Pro tip: Use Switchboard for knowledge-sharing sessions with your team to improve teamwork and promote companionship. 
Create a dedicated training room, upload your online course or training directly into your Switchboard room, and complete exercises or discuss coursework side by side with your team. Switchboard lets you grow alongside your team members while sharing insights and learning from each other's skills.

5. Develop efficient workflows and processes

Part of managing successful teams is creating workflows and processes that actually make sense for them. This means being flexible enough to implement feedback from your team and refine processes based on its direct input. 

For example, let's say your team of product designers decides to add a step to its 3D modeling process to ensure a more accurate prototype. After listening to team members’ feedback and assessing results, you’ll understand why they want to add this step to their existing workflow. 

When you listen to your team, you can build trust and enable everyone to take ownership of the project or task—including knowing the why behind what they’re doing and how they do it. This can help lighten the collective load while advancing your project. 

6. Incentivize collaboration, not competition 

You need to get your team to see itself as a unit, pulling together in the same direction. Yes, there can be healthy competition but it should be directed at your competitors, not teammates. Teams that support each other can also make work more enjoyable and productive by forming rewarding ties and sharing in successes. Highly collaborative teams also find more value in their work than those at less collaborative companies, which can increase morale and satisfaction at work. 

Here's how you can incentivize collaboration on your team: 

  • Involve team members in decision-making processes. Encourage brainstorming sessions, gather input, and make decisions collectively to ensure everyone's voice is heard.
  • Encourage senior team members to mentor junior colleagues. This creates a culture of learning and collaboration while providing opportunities for skill development.
  • Form cross-functional teams. These bring together individuals with diverse skills and perspectives. Encourage team members to learn from each other and leverage their strengths to achieve shared goals and grow. 
  • Organize team-building activities. Lighthearted games like icebreaker questions or “two truths and one lie” help encourage cooperation and communication by breaking down barriers between people. These activities can build trust and strengthen relationships among team members, which makes it easier to work together.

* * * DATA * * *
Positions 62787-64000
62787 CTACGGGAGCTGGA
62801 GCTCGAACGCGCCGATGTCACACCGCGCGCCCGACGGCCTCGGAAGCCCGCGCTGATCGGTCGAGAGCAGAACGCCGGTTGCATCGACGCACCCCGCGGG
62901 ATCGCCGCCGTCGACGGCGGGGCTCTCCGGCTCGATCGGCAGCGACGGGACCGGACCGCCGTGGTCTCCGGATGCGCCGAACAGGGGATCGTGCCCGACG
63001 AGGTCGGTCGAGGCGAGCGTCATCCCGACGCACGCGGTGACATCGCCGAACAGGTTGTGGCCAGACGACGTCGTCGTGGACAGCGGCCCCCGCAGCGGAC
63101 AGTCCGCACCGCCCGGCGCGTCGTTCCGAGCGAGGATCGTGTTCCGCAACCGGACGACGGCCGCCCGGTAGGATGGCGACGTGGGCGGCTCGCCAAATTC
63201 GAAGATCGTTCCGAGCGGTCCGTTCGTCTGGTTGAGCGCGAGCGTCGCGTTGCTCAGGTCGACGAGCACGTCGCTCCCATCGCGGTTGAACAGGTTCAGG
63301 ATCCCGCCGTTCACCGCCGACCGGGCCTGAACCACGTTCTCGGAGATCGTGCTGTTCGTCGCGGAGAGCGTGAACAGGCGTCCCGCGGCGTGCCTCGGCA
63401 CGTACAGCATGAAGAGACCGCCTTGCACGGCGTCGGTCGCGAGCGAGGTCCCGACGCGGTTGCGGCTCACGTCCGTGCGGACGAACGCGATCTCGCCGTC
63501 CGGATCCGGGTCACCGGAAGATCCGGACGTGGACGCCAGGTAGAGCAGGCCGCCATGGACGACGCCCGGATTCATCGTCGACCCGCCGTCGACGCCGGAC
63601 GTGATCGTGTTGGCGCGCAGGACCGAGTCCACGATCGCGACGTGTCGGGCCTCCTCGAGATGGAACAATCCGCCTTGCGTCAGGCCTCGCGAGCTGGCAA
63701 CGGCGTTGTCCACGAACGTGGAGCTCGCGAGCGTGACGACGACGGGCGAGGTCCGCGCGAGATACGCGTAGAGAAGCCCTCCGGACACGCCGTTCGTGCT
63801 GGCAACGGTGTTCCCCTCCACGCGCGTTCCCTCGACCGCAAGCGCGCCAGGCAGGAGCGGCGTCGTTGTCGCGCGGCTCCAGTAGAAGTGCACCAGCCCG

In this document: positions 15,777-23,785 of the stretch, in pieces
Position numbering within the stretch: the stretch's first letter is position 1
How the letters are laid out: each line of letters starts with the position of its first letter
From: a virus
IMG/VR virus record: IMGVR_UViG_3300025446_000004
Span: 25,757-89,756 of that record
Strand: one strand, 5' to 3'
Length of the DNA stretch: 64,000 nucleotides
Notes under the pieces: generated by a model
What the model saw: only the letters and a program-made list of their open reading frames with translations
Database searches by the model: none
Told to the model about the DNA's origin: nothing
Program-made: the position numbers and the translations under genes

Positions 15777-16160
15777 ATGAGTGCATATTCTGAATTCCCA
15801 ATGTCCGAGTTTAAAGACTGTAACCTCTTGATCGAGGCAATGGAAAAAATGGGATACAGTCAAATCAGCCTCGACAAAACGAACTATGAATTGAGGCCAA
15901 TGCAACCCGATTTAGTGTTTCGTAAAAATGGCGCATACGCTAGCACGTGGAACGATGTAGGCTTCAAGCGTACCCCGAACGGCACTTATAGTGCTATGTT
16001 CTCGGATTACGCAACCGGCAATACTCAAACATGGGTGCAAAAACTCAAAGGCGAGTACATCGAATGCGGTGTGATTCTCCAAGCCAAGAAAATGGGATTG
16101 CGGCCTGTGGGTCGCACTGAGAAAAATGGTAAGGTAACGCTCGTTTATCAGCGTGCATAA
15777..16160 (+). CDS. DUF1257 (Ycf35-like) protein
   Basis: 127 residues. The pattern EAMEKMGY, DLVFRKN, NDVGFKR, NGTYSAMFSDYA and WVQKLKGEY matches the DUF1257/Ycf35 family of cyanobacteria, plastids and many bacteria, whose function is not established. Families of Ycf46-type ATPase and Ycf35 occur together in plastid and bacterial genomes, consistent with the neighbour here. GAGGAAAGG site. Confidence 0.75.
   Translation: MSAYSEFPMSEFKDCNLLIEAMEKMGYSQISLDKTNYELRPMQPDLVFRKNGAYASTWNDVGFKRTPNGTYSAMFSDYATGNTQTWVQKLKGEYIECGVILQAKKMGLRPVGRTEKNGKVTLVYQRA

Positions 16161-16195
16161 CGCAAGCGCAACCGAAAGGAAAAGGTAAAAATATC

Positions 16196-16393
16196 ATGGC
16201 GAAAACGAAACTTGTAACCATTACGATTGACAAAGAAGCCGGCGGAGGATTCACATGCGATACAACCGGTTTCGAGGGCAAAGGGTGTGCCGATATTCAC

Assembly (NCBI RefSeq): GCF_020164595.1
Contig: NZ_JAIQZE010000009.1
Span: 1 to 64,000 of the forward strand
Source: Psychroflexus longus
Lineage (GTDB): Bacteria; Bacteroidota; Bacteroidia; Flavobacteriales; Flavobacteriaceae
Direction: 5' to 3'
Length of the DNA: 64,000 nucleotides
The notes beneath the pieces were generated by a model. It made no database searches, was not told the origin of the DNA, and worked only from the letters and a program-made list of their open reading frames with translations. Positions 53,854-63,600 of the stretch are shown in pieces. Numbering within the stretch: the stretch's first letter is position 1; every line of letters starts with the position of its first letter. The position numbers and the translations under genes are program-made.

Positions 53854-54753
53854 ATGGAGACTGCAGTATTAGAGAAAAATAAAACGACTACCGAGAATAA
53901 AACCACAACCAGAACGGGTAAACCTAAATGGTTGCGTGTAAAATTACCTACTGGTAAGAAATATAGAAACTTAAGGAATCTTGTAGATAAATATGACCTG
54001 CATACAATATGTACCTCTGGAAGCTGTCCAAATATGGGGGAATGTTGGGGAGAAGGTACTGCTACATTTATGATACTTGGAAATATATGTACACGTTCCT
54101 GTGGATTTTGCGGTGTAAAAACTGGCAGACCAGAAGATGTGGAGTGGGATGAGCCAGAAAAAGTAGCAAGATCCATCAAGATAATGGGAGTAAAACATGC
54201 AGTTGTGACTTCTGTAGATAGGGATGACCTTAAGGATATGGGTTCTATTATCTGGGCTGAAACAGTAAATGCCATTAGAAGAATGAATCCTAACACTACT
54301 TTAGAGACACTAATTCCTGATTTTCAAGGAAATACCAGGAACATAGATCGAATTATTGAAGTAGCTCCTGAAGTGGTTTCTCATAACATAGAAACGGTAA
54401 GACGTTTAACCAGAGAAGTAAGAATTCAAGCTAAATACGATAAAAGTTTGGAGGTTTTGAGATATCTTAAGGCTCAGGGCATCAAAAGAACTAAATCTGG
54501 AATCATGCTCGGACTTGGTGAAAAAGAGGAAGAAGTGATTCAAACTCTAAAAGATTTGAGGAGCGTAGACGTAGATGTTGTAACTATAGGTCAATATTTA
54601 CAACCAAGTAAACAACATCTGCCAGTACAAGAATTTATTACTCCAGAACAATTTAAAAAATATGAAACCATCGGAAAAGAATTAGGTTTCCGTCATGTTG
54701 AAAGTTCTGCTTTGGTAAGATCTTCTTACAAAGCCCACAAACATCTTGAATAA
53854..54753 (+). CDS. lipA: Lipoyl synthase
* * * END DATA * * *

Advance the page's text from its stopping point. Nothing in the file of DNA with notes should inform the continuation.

Screenshot of Switchboard icebreaker question generator feature
Switchboard lets you create dedicated team-building rooms and play interactive games side-by-side with your people. Source: Switchboard

7. Provide support to struggling team members 

Know the saying that a team is only as strong as its weakest link? Assuming that’s true, it means you need to know how to support struggling team members to get the best out of your team as a whole. 

Executive coach Tarah Keech, Founder of Tarah Keech Coaching, suggests you think of challenges with managing individual team members as an opportunity to be curious about different personality types rather than making assumptions. She recommends putting the work into "understanding how that team member might be motivated differently, whether they feel inhibited, or how they might respond to encouragement." 

Understanding the nuances of your team’s DNA—including individual personalities—and assuming everyone has the best intentions can help you offer support to your people and get everyone performing at their best. 

As part of this, be sure to turn the lens on yourself and understand what might hold you back as a leader. For example, leaders who have come up in the ranks as specialists in their area might not have experience managing different personality types, so they need to develop soft skills like empathy. 

8. Conduct periodic project health checks

Project health checks let you ensure projects are on track and allow you to identify potential issues and make necessary adjustments to meet your goals. They also let you get crucial input from team members and clients that is gold to improve project results, processes, and employee and client satisfaction.  

According to Tarah, no matter what your KPIs are, there's a need for follow-up and consistency. This means, "making project health checks a weekly meeting for your team and stakeholders—and sticking to it." Staying consistent will also help you regularly assess performance against your KPIs and monitor outcomes more closely, which can help motivate and engage your team.

Screenshot of company project health check on ClickUp